Montenegrin media start seeing Croatian checkerboard at the Spiro Mugosa airport


Original article (in Montenegrin) was published on 16/11/2022

International aviation standards apply equally to all countries. Yet, in Montenegro – these standards were interpreted as decisions motivated by nationalistic impulses.

The In4s and Borba web portals reported that the bust of the People’s Hero after whom the Spiro Mugosa Airport was named was removed from its pedestal and that the management of the local Aeroclub decided to paint the airport facilities to match the motifs from the Croatian flag.

“Scandal at the Sports airport in Podgorica: Spiro Mugosa Airport painted in Croatian checkerboard motifs, with bust missing.”

The article, which was shared by the regional news portals such as Vaseljenska TV, Srpska 24, as well as by a number of Facebook users, read:

“In addition to the procedural deficiencies in the operations of the Spiro Mugosa Aeroclub, the management of this once exemplary sports club with a decades-long tradition recently made  another provocation by removing the bust of the People’s Hero Spiro Mugoša and painting the airport facility and hangar in Croatian checkerboard colours. There was a practice of painting navigation devices in this way, but never airport facilities themselves. No airport on the territory of Montenegro has ever been painted in this way”.

However, the bust of the People’s Hero of Yugoslavia has not been located at the airport for years, the president of the Aviation Association of Montenegro, Zlatko Vujotic, confirmed for Raskrinkavanje.

“The bronze bust of the People’s Hero Spiro Mugosa was not removed, as claimed the articles of domestic and regional news portals claim – as a matter of fact, it was stolen 15 years ago. In addition to the bust, aviation equipment and a plane engine also disappeared. The Managing Board of the Aeroclub has long wanted to return the bust, but that was not possible since everything depends on the Institute for the Protection of Cultural Monuments and legislation,” Vujotic told us.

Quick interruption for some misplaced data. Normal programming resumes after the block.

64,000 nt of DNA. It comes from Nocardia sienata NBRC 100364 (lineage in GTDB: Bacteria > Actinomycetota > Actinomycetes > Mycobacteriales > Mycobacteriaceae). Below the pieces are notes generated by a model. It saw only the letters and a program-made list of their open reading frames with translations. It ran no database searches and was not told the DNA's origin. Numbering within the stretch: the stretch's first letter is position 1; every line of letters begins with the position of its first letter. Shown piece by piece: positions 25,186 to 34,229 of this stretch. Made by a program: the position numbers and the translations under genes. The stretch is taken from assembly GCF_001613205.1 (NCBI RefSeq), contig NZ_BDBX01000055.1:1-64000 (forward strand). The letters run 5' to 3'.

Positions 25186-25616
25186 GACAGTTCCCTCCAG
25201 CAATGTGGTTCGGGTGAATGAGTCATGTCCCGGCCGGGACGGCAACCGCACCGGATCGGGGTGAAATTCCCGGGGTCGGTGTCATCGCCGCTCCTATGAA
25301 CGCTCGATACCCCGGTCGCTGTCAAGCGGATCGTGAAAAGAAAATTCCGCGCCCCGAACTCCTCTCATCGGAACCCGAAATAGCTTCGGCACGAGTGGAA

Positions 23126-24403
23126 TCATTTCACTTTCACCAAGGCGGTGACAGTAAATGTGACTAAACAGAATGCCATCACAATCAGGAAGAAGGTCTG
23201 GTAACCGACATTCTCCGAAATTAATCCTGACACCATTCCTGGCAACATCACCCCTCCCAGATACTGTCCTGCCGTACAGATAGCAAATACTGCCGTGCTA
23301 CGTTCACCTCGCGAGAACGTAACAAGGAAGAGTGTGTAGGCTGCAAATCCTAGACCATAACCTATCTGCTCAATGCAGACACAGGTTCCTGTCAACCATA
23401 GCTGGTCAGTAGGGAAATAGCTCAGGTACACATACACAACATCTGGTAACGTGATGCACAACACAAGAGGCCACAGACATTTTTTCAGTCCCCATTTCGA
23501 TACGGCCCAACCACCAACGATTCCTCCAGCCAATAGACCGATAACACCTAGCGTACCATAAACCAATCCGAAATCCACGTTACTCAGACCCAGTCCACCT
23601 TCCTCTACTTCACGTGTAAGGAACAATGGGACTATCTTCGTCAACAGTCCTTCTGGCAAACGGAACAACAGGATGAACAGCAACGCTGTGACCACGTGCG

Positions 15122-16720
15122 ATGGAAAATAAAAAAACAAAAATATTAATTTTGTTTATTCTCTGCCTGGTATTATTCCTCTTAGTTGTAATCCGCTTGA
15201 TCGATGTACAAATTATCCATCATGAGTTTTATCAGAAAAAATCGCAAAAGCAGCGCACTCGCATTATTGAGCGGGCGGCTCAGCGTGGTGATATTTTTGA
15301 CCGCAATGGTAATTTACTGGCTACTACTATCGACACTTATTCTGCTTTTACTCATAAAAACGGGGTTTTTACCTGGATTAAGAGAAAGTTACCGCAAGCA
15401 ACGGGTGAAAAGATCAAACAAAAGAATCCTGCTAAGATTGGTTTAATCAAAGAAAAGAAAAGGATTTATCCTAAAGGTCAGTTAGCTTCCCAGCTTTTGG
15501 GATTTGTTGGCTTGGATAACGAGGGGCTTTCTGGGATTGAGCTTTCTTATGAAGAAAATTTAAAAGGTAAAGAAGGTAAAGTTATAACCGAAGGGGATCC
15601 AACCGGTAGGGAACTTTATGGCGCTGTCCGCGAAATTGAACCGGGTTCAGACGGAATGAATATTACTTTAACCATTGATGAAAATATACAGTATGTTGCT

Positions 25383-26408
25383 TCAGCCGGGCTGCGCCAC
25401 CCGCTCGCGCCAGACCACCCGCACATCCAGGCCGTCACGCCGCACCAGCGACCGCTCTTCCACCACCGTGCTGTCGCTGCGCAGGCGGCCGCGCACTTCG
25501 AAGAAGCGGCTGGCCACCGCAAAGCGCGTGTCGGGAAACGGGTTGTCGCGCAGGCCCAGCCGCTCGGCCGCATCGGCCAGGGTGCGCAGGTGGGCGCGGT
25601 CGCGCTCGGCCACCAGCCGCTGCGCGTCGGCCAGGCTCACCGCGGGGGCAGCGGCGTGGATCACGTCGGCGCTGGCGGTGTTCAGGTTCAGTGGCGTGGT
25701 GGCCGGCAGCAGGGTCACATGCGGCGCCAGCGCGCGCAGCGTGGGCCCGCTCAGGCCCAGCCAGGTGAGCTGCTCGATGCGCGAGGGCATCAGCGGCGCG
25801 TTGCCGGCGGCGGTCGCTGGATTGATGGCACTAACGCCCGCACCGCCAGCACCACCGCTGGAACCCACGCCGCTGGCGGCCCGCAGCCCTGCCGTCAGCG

The media have already written about the missing bust, one of many similar monuments whose disappearance remains an unsolved question. Vujotic stated that, for this reason, the management of the Aeroclub considered it appropriate that the new bust be made of stone.

“Internally, we launched an initiative to install a new stone bust, which is planned to be made by the Montenegrin academic sculptor Milija Stojanovic. In the meantime, the pedestal was restored, and the dilapidated letters were inscribed again,” he said.

The claims of domestic web portals that the management of the Aeroclub painted the facilities to “continue with provocations and pandering behaviour in relation to Croatia” represent a potential lack of knowledge and a malicious interpretation of well-known international standards in aviation.

The President of the Assembly of the Aviation Association of Montenegro clarifies that the International Civil Aviation Organization (ICAO) mandates airport marking guidelines, which have also been observed at the Spiro Mugosa airport:

“The checkerboard has its place in heraldry, and the airport was painted in a red-white combination, in line with international standards. If we did not respect those norms, we could not be part of European aviation. The runway is painted in yellow and black lines, while the airport building is painted in red and white. This is a template that can be observed everywhere around us, on ambulances, fire trucks, and highways, in order to make them more visible. The combination of red and white colours captures the attention of the human eye most effectively,” Vujotic said for Raskrinkavanje.

Vujotic points to the Zemun airport, whose facilities are also painted in red and white, as the best indication that the combination of two colours has nothing to do with nationalism. 

(Our interlocutor asked to have this photo included)

May 13th Airport, Zemun, Serbia

The Convention on International Civil Aviation prescribes norms for marking facilities and individual parts of airports in red-white or orange-white colour schemes so that they can be clearly visible from the air.

Having in mind that there is clear evidence that the bust has not been removed recently, but that it has not been located at the Spiro Mugosa Airport in Podgorica for a long time, and that international airport marking standards are presented as an attempt to pander to Croatia, we assess the articles on web portals and social networks to be fake news.

The “Fake news” rating is given to an original media report (completely produced by the media that published it) that contains factually incorrect claims or information. Content that is rated as fake news can be reliably determined to have been created and disseminated with the intent to misinform the public, that is, to present a completely false claim as fact.